An affidavit, being taken ex-parte, is almost always incomplete and often inaccurate, sometimes from partial suggestion, and sometimes from want of suggestion and inquiries, without the aid of which the witness may be unable to recall the connected collateral circumstances necessary for the correction of the first suggestion of his memory and for his accurate recollection of all that belongs to the subject.
We have too much experience of the great infirmity of affidavit evidence. When the witness is illiterate and ignorant, the language presented to the court is not his; it is; and must be, the language of the person who prepares the affidavit; and it may be, and too often is, the expression of that person's erroneous inference as to the meaning of the language used by the witness himself; and however carefully the affidavit may be read over to the witness, he may not understand what is said in a language so different from that which he is accustomed to use. Having expressed his meaning in his own language, and finding it translated by a person on whom he relies, into language not his own, and which he does not perfectly understand, he is too apt to acquiesce; and testimony not intended by him is brought before the court as his.' (2 Moore on Facts, sec. 952, p. 1105; People v. Timbang, 74 Phil. 295, 299).
For this reason, affidavits have generally been considered inferior to testimony given in open court.
Incidentally, the CA was correct in stating that Jonard was able to explain and reconcile the minor discrepancies in his testimony by saying that he whispered to appellant Ronald that Rafael was in a bad condition and afterwards, it was appellant Ronald who instructed him to transfer Rosalina to another room, thus:
Referring to the same statement, Mr. Witness, on page 20 of the TSN dated February 24, 1999 referring to the same statement, Mr. Witness, in your statement here when asked:
Q. Then what happened, Mr. Witness, when you answered in the manner? And your answer was:
A Ronald Norva told me, Pare, the old man is in bad condition, you better transfer Mrs. Reyes to another room so that she could not see the condition of the old man.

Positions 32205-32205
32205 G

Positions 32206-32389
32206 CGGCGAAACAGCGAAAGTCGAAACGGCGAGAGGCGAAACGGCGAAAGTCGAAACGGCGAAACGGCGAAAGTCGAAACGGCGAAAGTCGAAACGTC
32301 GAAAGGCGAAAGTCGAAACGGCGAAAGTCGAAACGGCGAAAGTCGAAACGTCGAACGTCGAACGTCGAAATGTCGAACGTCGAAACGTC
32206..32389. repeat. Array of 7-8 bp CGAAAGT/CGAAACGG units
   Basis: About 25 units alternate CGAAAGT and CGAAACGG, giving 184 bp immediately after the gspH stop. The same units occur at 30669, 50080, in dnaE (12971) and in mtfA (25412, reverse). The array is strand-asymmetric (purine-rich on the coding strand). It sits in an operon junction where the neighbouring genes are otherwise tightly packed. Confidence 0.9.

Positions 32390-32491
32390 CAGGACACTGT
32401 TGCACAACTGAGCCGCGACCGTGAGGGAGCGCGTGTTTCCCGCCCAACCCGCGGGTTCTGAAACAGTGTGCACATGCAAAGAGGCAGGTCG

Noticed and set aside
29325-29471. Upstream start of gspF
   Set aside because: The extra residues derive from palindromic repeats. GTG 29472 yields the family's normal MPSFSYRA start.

Q So which is which Mr. Witness? It was you who gave order or instruction to Mr. Ronald Norva or it was he who gave instruction?
Atty. Gabi: Can we have the translation of that statement?
Atty. Basco: That is a very inconsistent statement of the witness?
A: This is like this, ma'am.
Atty. Basco: Just answer my question. Which is which, Mr. Witness? Which is the truth, your salaysay or your testimony on February 24 in open court?
A: The two are true, ma'am, because when I whispered to him that the old man was in a bad condition he gave me instruction to transfer Mrs. Reyes to another room.
The same is true with his inconsistent statements regarding his time of residence in Taguig, thus:
Q Mr. Witness, you said in your Sinumpaang Salaysay of February 19, 1998 that you were residing in Taguig at Maharlika Village sometime in October 1987? Do you confirm that?
May we ask for the translations, Your Honor.
A No, sir, the actual year is 1997, not 1987.
Q So you are correcting your answer in your salaysay of February 19, 1998 under paragraph No. 13 wherein you answered: Ako po ay nakikitira sa kaibigan kong si Ting sa Muslim Area, Maharlika Village, Taguig, Metro Manila nuong buwan ng Oktubre, 1987. You are changing the 1987 to 1997?
A The truth is 1997, sir.
Apellant Dima, in his Brief, insists that the prosecution was not able to establish his participation in the commission of the crime because he was merely the house helper of the safe house in Ciudad Grande, Valenzuela, when the kidnappers and the victims arrived. In the same vein, appellant Ronald asserts that there was no convincing evidence presented by the prosecution that will point to his clear participation in the crime because he was just the driver of the car that brought the victims to the place where the latter were kept. Appellant Eduardo also insists that he was not a participant in the offense charged in the Information. Basically, the appellants deny any participation in the kidnapping.